A Design History
The story of one of Chicago’s most celebrated landscapes—a volume published in association with the Library of American Landscape History
Graceland Cemetery in Chicago was founded in 1860 and developed over several decades by a series of landscape gardeners whose reputations today figure among the most important in the field. An exemplar of the rural cemetery type, Graceland was Chicago’s answer to its eastern counterparts, Mount Auburn in Cambridge and Laurel Hill in Philadelphia. While the initial layout of the cemetery was the work of William Saunders, designer of Laurel Hill, the cemetery is most often associated with a later style of design that featured exclusive use of native plants. Graceland was considered one of the most perfect expressions of this design approach, hailed as the most “modern” cemetery in existence and “the admiration of the world.” In this book, Christopher Vernon carefully recovers the history of Graceland and the many hands that helped to shape its influential layout.
Following Saunders’s work, a succession of individuals contributed to the long evolution of Graceland’s landscape, including H. W. S. Cleveland, William Le Baron Jenney, and O. C. Simonds. In recent years, renewed interest in native plants and principles associated with the Prairie School of landscape design has led to a focus on Simonds’s contributions. While Vernon discusses Simonds’s work, he also considers the work of the cemetery’s other designers.
Known as the “Cemetery of Architects” because so many notable ones are buried there, Graceland remains a heavily visited attraction. This richly illustrated book helps readers understand how the influential and still beautiful landscape was developed over many generations, casting new light on the careers of several important landscape architects.
"Chicago’s Graceland Cemetery too often is best known for its 'residents' and their monuments. Now, thanks to this well-researched and illuminating book, the cemetery itself comes into view as a masterpiece of American landscape design. First laid out in 1860, the cemetery took shape as a result of national and local trends, including the innovation of the 'rural' cemetery as epitomized by Mt. Auburn Cemetery in Cambridge, Massachusetts, and the building mania in Chicago, which attracted architectural talent to that city even before the Great Chicago Fire of 1871. William Le Baron Jenney – who finally has his own gravestone at Graceland – is a key figure for both the city and the cemetery. If this book had been written two decades ago, it would have had an elegiac tone, because over the years, some of the cemetery’s original features had fallen into disuse and guiding principles had been forgotten. Beginning in 1991, however, Graceland has seen one successful renovation after another, all based on careful research. This new book will serve that on-going project well, but equally importantly, it will help us to understand and appreciate cemeteries around the country that were built in the same spirit.""—Chicago History Museum Blog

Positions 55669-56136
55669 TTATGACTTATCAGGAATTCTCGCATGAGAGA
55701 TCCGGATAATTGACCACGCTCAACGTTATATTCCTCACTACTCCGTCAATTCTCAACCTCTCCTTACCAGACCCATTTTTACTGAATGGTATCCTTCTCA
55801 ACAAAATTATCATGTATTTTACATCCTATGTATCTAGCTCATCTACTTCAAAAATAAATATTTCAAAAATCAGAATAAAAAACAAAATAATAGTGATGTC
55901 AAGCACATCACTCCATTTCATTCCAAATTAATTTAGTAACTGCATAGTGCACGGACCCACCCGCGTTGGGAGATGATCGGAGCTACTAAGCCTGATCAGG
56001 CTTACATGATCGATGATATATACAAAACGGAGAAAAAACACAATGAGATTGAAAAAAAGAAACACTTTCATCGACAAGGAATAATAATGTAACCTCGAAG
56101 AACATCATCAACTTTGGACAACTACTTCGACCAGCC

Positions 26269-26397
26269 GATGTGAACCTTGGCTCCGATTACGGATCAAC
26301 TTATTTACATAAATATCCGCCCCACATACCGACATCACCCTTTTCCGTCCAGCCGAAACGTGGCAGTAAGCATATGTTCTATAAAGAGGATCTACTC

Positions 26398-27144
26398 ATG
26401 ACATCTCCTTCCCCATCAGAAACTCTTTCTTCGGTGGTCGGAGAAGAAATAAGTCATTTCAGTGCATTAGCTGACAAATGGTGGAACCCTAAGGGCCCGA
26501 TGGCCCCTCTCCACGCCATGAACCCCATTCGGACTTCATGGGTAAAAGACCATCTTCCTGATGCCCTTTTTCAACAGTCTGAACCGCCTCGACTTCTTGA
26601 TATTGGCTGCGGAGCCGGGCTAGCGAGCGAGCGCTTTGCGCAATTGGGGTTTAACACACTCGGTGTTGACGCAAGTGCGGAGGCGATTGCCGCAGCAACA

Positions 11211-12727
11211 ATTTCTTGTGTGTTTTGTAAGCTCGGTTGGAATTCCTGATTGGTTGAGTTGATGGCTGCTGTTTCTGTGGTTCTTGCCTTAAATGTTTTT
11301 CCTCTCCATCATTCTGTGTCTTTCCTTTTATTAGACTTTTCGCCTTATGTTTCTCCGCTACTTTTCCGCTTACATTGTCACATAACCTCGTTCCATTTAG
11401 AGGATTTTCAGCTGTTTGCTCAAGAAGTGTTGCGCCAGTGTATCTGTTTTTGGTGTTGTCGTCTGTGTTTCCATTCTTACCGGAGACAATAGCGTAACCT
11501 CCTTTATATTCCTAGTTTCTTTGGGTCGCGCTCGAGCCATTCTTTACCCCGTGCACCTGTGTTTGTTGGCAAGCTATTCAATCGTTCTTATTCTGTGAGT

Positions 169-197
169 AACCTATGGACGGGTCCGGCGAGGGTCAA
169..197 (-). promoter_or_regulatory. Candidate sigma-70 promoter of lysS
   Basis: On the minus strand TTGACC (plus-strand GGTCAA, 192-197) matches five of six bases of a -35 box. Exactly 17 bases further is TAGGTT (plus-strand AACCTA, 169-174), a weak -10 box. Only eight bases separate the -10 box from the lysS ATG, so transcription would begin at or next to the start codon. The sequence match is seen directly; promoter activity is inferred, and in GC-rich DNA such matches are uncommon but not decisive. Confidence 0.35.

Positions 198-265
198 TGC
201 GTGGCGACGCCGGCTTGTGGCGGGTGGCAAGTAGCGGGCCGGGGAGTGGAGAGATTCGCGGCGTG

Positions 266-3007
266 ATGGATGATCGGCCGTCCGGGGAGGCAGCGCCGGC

"For those with a curiosity of the long line of history and thought that goes into cemeteries, Graceland Cemetery is an excellent and very much recommended pick, not to be overlooked."—Wisconsin Bookwatch
"The book breaks new ground by delivering on its subtitle, explicating the evolution of a place rather than discussing the evolution of the typology. . . . Indeed, the research that grounds Graceland: A Design History is impeccable. . . [The book] is destined to become the definitive work on the site."—Landscape Journal